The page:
My Surgery Epilogue
***I wrote this 6 weeks after my surgery. I never published it because somehow it felt too personal…or maybe I felt I had already published enough about my boobs and didn’t want to drone on about it. I re-read it today and decided I want to share after all.
I was an anxious young girl. The kind of anxiety that comes from being neglected as a child. I began having panic attacks around age 13 that made me feel like I couldn’t breathe. My throat would tighten up and I wasn’t able to take a full breath.
My doctor re-diagnosed me with asthma, which seemed reasonable. I had asthma as a very young child — presumably from living with parents who smoked freely in the house and in the car with the windows rolled up — as parents sometimes did in the 1980’s.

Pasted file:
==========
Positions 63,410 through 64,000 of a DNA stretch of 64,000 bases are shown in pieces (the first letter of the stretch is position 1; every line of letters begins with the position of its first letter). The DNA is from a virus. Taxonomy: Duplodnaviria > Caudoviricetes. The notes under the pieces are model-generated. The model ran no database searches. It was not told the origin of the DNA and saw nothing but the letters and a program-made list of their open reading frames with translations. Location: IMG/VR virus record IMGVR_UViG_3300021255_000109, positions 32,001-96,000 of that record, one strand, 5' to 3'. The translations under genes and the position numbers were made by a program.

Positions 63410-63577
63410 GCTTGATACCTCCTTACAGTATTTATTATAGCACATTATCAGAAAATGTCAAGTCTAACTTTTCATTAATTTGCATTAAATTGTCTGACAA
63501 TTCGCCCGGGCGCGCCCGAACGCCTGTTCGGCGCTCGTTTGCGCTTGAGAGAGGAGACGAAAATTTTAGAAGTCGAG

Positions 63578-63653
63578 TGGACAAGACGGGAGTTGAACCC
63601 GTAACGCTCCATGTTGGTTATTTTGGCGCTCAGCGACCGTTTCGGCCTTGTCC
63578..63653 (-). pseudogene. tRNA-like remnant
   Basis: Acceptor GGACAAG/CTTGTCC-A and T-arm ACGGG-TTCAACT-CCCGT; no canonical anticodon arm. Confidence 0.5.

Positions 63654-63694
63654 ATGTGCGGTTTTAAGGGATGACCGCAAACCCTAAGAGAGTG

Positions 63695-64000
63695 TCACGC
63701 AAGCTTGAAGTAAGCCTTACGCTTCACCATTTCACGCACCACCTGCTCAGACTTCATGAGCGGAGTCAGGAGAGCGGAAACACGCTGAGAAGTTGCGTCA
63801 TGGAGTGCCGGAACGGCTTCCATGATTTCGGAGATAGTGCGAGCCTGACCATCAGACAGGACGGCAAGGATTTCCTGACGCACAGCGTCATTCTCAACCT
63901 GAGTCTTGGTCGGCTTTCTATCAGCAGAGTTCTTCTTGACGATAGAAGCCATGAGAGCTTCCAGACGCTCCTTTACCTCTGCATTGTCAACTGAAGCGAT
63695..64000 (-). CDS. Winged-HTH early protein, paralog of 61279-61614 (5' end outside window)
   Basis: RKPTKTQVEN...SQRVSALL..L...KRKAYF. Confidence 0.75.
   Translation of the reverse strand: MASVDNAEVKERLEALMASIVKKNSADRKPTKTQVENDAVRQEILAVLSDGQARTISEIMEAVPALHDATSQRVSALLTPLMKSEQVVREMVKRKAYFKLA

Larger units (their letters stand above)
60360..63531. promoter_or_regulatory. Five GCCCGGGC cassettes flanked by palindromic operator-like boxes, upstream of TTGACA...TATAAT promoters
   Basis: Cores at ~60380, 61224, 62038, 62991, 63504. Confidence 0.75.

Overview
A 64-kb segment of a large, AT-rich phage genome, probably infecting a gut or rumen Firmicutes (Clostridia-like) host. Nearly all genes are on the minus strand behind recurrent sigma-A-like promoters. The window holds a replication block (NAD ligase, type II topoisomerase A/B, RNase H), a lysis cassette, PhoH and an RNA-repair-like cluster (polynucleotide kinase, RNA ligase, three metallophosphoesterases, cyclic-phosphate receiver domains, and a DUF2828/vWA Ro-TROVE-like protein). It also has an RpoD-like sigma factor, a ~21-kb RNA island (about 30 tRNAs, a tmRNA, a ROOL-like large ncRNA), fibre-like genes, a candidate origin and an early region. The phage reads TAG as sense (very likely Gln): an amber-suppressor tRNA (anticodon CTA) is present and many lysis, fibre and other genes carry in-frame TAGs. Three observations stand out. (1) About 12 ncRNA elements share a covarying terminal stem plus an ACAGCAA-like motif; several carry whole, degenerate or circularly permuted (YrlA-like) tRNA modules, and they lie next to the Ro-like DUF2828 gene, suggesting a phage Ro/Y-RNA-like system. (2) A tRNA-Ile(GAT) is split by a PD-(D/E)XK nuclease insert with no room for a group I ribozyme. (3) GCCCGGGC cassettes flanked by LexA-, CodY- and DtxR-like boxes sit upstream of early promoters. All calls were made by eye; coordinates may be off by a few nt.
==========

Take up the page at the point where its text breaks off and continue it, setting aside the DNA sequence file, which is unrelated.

My first diagnosis fell off sometime around kindergarten when I started regularly spending time outside of the smog in my home. Having access to fresh air did wonders for the health of my lungs.
But at 13, I found myself unable to breathe, yet again.
Starting in junior high and continuing through high school, my chest randomly tightened almost daily while I was at school. I panicked and exited my classrooms without warning. The teachers were aware that I was prone to these episodes and ignored me as I bolted out of class. They knew stopping me wasn’t going to help.
I’d walk the halls with my inhaler, wringing my hands and taking more puffs than prescribed, wondering why the medicine wasn’t working.
Every attempted breath was preceded by terror. I constantly imagined taking my last breath right there in the blue, locker-lined halls, with so many people just behind each of the classroom doors — but no one who could help me.